Samsung isn’t happy with the decision and states that it has “no strong evidence.”
Samsung and Apple have finally concluded the case that dates back seven years. The court settled with the decision that Samsung must pay $539 million to Apple for infringing five patents that Samsung integrated into its models and sold those phones between 2010 and 2011. The unanimous decision was taken by US District Court in San Jose. The violated patents include three design patents and two utility patents. Samsung had been declared guilty already in the previous hearings but this trial finally determined some value of damages to be paid. The two largest mobile phone makers established the importance of design in the tech industry. The jury has no clear rationale but the damages amounting to $539 means Samsung will be going through a tough time as this is a heavy sum opposed to what the Company proposed to pay – 28M.
Designers in Silicon Valley are beating the drums of joy because this monetary value is an appreciation of their elevated products and design skills. Apple mentioned rigorously that this case was for more than just money, the spokesperson said:
“We believe deeply in the value of design, and our teams work tirelessly to create innovative products that delight our customers. This case has always been about more than money. Apple ignited the smartphone revolution with iPhone and it is a fact that Samsung blatantly copied our design. It is important that we continue to protect the hard work and innovation of so many people at Apple.”
Whether it is the power of cosmetic elements of the products or it is the strength of the big businesses who could afford to defend their patents, the trial proves to be another chapter in the history of tech. The businesses that have resources to obtain patents are good to be on the safe spree.
Jurors found both Apple and Samsung persuasive
Jurors were not able to side with either Apple or Samsung in terms of defining what patents are. The question that what precisely a design patent is, opened a way for multiple views. The jury understood Samsung’s definition better when it came to the patent which was the round-cornered, black front face of a phone, that it infringes the design assembly of the phone. Whereas, for the other patent which described the grid of colourful icons, they found Apple more convincing.
The Jury foreperson, Cait Bravo said that the graphical user interface required more than just a display so there was no meaningful way to separate it from the phone. Another Juror who was a technical writer and was taking copious notes said:
“I do understand that process — how important design is.”
She had sympathies for Apple’s stolen designs and she even offered Samsung an advice on how the company could have made things easier for the witnesses to interpret.
Apple came out with the payment a little more than half of what it originally asked for. The jurors were supposed to apply a four-factor test in order to determine the level of infringement. Jury instructed to find out if Samsung’s products had infringed the entire phone or just a component of it. One of the jurors mentioned that the test wasn’t a very specific guideline and it was extremely hard to conclude an outright victory on the basis of it.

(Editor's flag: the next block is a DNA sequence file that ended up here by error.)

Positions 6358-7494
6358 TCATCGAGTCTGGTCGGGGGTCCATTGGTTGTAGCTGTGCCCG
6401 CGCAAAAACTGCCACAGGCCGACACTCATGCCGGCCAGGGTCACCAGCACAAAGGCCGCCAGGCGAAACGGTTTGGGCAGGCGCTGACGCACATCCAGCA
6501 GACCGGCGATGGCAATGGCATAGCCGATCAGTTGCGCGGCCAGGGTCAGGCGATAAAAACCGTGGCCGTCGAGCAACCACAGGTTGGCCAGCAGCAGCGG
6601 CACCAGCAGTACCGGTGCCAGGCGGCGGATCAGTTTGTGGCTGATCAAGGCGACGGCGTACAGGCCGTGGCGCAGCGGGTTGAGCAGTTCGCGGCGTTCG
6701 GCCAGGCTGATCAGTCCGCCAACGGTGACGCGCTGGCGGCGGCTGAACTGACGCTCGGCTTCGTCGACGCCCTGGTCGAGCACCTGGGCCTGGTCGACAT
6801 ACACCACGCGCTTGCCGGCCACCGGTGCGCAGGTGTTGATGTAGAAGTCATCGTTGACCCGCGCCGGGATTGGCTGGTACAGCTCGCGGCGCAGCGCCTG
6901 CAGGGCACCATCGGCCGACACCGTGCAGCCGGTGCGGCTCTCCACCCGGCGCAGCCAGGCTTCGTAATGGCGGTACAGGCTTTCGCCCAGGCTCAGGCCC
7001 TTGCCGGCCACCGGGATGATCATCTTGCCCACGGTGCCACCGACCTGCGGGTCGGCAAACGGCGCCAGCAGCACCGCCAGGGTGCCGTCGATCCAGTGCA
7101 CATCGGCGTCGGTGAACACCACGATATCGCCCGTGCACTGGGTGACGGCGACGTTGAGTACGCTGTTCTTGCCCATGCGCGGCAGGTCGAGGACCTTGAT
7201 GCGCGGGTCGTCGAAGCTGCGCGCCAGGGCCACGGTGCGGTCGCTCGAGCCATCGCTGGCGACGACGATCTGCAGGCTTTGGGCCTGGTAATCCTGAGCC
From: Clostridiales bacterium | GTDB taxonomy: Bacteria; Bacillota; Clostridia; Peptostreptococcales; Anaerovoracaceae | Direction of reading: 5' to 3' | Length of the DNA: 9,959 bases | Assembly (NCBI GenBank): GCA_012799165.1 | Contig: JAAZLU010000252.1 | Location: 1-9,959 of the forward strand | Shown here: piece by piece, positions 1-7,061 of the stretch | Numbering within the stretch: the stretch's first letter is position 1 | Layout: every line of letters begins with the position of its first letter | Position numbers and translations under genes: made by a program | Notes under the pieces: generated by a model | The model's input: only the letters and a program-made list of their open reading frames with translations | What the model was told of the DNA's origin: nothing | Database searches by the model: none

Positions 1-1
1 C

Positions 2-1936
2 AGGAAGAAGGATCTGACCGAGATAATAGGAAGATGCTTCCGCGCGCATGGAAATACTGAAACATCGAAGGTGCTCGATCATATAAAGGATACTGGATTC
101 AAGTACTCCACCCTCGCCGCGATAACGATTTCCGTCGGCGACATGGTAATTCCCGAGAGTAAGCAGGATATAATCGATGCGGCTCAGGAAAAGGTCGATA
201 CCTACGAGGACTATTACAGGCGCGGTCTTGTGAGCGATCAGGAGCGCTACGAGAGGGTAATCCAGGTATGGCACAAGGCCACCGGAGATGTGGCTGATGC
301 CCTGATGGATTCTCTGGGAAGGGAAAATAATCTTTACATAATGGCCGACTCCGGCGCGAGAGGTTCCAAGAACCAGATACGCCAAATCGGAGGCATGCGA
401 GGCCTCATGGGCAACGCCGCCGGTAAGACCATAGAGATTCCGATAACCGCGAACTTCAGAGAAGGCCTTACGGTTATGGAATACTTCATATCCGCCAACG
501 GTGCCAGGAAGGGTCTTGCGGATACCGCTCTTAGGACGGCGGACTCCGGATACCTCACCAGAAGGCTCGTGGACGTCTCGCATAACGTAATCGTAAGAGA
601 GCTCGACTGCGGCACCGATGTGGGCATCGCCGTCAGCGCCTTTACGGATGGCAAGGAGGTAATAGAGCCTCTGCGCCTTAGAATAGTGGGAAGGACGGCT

This led Samsung to mention in quite a displeasure that the fight isn’t over.
“Today’s decision flies in the face of a unanimous Supreme Court ruling in favour of Samsung on the scope of design patent damages. We will consider all options to obtain an outcome that does not hinder creativity and fair competition for all companies and consumers,” Samsung said.
The company also mentioned that they doubt the decision is supported by any strong evidence.
Were the patents worth $1 billion?
Samsung had been insisting upon the penalty to be $28 million for the infringement of three Apple designs. The phones that Apple sold between 2010 and 2011 revealed the infringement of five patents out of which three were purely the ornamental design patents and two had to do with the functionality of the phones. Apple argued that the damages should be equal to the profits that Samsung earned from the sales of those phones whereas Samsung urged that it should be the value worth those components. The uncertainty was too much for the court to do any accurate Math but the trial determined the value to be around $539 M which was too high for Samsung and not-so-low for Apple.
Apple’s three design patents that were unlawfully copied include:
- US Patent No. D618,677 (D’677 for short), which describes a black, rectangular, round-cornered front face for an electronic device.
- US Patent No. D593,087 (D’087), which describes a similar rectangular round-cornered front face plus the surrounding bezel.
- US Patent No. D604,305 (D’305), which describes a colourful grid of icons.
The trial put many noticeable personalities in the limelight. Greg Joswiak and Richard Howarth, two big Apple’s executives, spent time in discussing the distress they went through after seeing Samsung’s phones copying iPhone. They spoke vehemently about Apple’s design philosophy. Susan Kare, who was no lesser than a celebrity because of her creation of the Macintosh icons, supported Apple’s view that the grid of icon patent doesn’t just apply to the display but to the entire phone. The trial ended opening a room for conversations and discussions on the damages and prevention of such infringements in future.